Length: 652 pages
Release date: 9 June 2009
Warbreaker is the story of two sisters – who happen to be princesses, the God King one of them has to marry, a lesser god, and an immortal trying to undo the mistakes he made hundreds of years ago.
Theirs is a world in which those who die in glory return as gods to live confined to a pantheon in Hallandren’s capital city. A world transformed by BioChromatic magic, a power based on an essence known as breath. Using magic is arduous: breath can only be collected one unit at a time from individual people.
But the rewards are great: by using breath and drawing upon the color in everyday objects, all manner of miracles and mischief can be performed.
“My life to yours. My Breath become yours.”
Starting with Skyward, I found it hard to believe that Brandon Sanderson was traditionally criticised for his characterisation. Skyward has strong, gutsy characters who feel significant whether they’re the protagonist or extra #20, and the teenagers forced too young into a fight for their lives feel like, well, teenagers forced too young into a fight for their lives. Going back and reading Warbreaker, written over a decade ago, I both understand the criticism and find myself with a new appreciation of how much the author has developed.
Warbreaker‘s characters are by no means awful. Lightsong and Vasher are excellent, the latter’s scarce chapters by far the most interesting parts. They, and to a lesser extent the male secondary characters, are authentic if occasionally clichéd. It’s with the women that Warbreaker struggles. Aside from the sisters Vivenna and Siri, who are two of the four main characters, women on Nalthis are few and far between. Idrian women are Madonnas, Hallandren women are whores–or so the stereotype goes, and we are never shown any Idrian or Hallandren women to disprove the lazy dichotomy.
As for Vivenna and Siri themselves, I struggle to think of two more annoying, useless protagonists in adult fantasy. Although both undergo character development, they’re passive at best and actively working against their own good due to incompetence for a majority of the story. Vivenna, in particular, is judgmental to the point where I’m uncomfortable following along with her borderline bigotry. She has a serious martyr complex that’s unnecessarily emphasised so many times that when she finally grows out of it, it feels she’s performed one of the labours of Hercules rather than, you know, grown out of her childishness like a 22-year-old woman ought to have done years ago.
I hate to say this about a book I enjoyed overall, but these two remind me of why I was wary of SFF for the longest time.
Brandon’s obviously not misogynistic and has paid plenty of effort since his early novels developing his portrayal of female characters, which I can’t express how much I appreciate. Skyward‘s Spensa, Kim, and Ironsides amongst others, as well as the Stormlight Archive’s Jasnah and Shallan from what I’ve heard, are testaments to the long way he’s come.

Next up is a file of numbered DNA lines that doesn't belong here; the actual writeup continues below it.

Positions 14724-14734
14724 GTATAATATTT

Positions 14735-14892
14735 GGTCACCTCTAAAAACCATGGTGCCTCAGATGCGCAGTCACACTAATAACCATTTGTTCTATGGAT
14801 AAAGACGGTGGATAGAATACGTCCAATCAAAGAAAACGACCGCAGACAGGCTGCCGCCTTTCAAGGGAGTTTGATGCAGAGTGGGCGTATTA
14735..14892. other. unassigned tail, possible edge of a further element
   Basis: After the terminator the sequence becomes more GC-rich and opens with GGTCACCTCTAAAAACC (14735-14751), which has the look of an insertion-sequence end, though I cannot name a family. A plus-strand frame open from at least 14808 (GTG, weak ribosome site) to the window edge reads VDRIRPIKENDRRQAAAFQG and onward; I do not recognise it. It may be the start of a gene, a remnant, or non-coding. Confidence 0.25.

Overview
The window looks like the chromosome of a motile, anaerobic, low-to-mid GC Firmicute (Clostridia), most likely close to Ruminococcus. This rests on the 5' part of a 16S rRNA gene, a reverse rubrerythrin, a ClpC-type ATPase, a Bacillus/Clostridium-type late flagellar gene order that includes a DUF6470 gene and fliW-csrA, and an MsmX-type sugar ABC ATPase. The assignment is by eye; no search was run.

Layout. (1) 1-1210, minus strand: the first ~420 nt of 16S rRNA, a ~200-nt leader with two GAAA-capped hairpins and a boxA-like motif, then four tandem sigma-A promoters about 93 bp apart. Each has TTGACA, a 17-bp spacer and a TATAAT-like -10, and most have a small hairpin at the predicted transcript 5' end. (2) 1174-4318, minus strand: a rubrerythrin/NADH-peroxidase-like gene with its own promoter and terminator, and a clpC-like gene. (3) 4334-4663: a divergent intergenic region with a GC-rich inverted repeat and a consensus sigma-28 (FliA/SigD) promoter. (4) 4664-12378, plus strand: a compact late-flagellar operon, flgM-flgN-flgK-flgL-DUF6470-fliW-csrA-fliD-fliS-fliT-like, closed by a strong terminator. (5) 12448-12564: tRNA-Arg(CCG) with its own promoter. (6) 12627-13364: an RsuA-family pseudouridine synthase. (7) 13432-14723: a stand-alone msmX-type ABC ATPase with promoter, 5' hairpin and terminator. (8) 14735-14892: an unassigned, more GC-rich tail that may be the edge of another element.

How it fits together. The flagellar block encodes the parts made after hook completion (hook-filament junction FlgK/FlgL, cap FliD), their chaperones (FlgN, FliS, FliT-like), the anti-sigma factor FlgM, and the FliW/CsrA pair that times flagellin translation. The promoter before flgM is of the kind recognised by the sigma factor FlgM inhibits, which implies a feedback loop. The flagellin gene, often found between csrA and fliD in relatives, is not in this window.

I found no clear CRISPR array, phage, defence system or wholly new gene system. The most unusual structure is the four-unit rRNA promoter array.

Aside from the issues with portrayal of women, Warbreaker suffers from slight pacing issues that I’m inclined to believe are a result of relative inexperience at the time of writing. The first two-thirds are uneventful to the point of boredom, then suddenly everything happens at once, including large dumps of exposition that will leave you very confused if you haven’t been paying stringent attention to the details. Thankfully, there’s a wiki that explains everything.
This is adult fantasy, but half due to the immaturity of two main characters and half due to the author’s aversion to explicit violence or sex (Brandon Sanderson is a devout Mormon), Warbreaker reads like sanitised YA. 75% of the books you find on the YA shelf these days are racier than the closest thing Brandon has to a romance novel. Which is fine–fantasy doesn’t need sex and gore, especially if it’s done poorly. But I can’t help getting distracted by the “writing around” he does to keep the plot realistic without directly talking about the gruesome bits of reality, which gives a strong sense that this was written by a religious person.
Despite the problems that stopped me from fully falling in love with Warbreaker as I did with Skyward, this was a heartwarming story with good, clean banter, effective prose, and a few slick twists that made me ashamed of relying on first impressions. Brandon is the master of misdirection. Take care when all the clues seem to be building up to an obvious revelation. The answer will be something you weren’t expecting, and it will make sense, and yes, you’ll love it anyway.
I wouldn’t have rated this book higher than three stars if Vivenna hadn’t, by the grace of good storytelling, become tolerable in the last quarter of the book. I really want to see more of her and (view spoiler). And yes, I’ve heard about Stormlight Archive, which is why a copy of The Way of Kings sits ready on my desk whenever I next have the time for a 1200-page epic. I’m officially plugged in the Cosmere now–finally, I’m a true fantasy reader.